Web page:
Shoulder dystocia, Erb's palsy and a host of other birth injuries are often preventable harms that befall newborns due to the negligence of the medical professionals present at the times of their births. Many birth injuries occur when doctors, nurses and other medical professionals fail to properly monitor mothers-to-be and their unborn babies for identifiable conditions that may suggest risks and complications. An unfortunate number of New Mexico families are affected by these tragedies each year.
Shoulder dystocia is a medical condition that occurs during the labor and delivery process. An Albuquerque mother and child may experience this sometimes serious and often scary complication when the baby's shoulders cannot pass through the birthing canal. As a result, a baby can become lodged inside of their mother and both mother and child can suffer significant complications as a result.
While some may choose to stay home and enjoy the upcoming holidays under their own roofs, a number of people will take to the roads to visit with friends and family members who live great distances from their own homes.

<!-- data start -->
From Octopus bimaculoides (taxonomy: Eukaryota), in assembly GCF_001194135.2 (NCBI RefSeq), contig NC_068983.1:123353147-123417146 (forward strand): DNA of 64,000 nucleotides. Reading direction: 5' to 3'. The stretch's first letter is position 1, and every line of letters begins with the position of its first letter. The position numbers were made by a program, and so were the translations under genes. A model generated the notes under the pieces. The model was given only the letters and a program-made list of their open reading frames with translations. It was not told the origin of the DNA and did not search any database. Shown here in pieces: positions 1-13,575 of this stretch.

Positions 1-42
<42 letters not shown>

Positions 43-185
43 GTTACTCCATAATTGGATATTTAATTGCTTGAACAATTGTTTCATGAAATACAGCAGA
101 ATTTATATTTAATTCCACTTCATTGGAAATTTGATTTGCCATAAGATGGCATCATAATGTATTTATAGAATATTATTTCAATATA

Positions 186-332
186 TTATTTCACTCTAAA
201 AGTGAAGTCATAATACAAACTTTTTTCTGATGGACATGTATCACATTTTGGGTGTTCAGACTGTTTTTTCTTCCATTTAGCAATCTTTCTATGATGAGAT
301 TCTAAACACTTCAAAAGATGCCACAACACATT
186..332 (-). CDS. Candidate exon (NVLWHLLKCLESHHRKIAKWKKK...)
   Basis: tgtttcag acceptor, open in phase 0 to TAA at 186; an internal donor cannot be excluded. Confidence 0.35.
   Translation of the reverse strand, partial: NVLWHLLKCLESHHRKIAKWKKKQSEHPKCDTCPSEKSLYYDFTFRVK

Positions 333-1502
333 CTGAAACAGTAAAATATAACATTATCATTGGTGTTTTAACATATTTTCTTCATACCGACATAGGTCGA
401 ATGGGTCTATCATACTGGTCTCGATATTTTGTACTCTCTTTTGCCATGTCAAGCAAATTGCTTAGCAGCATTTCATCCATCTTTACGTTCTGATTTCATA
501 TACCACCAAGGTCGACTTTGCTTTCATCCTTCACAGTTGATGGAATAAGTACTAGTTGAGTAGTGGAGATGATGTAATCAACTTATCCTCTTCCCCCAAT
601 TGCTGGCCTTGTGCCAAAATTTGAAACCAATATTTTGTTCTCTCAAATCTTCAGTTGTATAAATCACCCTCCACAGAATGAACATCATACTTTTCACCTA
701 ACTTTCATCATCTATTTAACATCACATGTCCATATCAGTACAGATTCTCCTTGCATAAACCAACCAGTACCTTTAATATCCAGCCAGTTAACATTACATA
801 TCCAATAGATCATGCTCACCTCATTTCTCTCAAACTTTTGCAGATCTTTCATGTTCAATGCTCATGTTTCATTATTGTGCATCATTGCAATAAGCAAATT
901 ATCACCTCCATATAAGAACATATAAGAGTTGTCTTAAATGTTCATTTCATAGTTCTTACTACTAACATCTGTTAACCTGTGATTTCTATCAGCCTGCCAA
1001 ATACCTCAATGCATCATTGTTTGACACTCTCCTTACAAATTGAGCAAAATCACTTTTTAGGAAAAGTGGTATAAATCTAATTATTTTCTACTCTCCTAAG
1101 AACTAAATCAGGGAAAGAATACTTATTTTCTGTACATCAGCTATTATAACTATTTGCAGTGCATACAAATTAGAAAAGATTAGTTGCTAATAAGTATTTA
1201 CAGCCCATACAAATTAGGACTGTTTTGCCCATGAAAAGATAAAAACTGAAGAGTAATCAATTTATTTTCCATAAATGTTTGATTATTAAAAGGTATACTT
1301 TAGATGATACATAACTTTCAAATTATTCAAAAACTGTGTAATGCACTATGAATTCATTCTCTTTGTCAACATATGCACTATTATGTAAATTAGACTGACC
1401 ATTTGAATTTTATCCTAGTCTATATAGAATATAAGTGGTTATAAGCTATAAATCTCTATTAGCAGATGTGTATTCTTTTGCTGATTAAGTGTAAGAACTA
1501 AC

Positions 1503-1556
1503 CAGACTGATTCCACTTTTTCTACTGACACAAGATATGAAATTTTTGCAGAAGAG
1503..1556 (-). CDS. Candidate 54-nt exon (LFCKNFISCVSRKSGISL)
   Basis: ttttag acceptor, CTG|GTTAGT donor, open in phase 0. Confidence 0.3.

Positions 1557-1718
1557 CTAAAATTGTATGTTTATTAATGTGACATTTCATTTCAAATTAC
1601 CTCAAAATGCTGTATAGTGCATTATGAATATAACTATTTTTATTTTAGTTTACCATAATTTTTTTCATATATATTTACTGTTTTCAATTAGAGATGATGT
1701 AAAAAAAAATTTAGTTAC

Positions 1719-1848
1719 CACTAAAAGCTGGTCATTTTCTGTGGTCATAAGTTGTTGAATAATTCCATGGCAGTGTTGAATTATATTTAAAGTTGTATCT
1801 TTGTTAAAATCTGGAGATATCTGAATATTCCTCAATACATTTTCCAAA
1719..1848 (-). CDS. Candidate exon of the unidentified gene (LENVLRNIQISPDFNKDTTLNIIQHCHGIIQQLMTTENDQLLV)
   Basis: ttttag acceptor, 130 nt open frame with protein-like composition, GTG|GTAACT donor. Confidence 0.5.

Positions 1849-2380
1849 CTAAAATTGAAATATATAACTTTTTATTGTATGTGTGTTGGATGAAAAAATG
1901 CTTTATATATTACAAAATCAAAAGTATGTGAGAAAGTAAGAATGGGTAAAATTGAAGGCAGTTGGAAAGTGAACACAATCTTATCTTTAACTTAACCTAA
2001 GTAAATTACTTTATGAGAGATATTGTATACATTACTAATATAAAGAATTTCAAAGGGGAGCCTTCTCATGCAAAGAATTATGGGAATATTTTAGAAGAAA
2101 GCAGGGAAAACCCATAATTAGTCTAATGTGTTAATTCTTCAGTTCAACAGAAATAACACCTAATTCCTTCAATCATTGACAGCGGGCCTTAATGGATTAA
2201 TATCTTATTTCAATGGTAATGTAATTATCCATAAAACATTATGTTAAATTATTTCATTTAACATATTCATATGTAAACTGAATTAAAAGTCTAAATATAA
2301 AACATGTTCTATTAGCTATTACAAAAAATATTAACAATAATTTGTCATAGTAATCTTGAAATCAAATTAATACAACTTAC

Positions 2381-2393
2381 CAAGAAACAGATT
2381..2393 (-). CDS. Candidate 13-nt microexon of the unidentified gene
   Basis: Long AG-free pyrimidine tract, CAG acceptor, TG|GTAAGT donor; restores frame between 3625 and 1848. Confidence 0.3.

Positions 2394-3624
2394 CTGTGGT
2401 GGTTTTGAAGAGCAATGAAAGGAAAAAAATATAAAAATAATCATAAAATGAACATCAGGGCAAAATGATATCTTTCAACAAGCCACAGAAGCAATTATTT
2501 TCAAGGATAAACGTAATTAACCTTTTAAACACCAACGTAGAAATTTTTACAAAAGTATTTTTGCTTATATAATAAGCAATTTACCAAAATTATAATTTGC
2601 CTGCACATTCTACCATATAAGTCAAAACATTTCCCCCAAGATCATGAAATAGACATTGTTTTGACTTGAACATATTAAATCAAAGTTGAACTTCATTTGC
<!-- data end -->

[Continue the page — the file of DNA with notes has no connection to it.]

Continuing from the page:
Not long ago this New Mexico personal injury legal blog discussed the role of negligence in accidents that occur between motor vehicles and bicycles. While both vehicle drivers and bicyclists are tasked with driving their chosen means of transportation with care, it is often the unreasonably dangerous and negligent actions of motor vehicle drivers that put bicyclists in harm's way. When a fast moving vehicle collides with a small bike it is not uncommon for the bicyclist to suffer life-threatening injuries and to be left with serious losses to recover from.
Elder abuse is a problem that plagues many of our nation's older residents. It can occur between members of a family and it can also occur between care givers and their older charges. In New Mexico and communities all throughout the United States senior citizens face serious threats to their physical, mental and financial health when they put their trust in nursing homes and other facilities that purport to provide them with adequate care.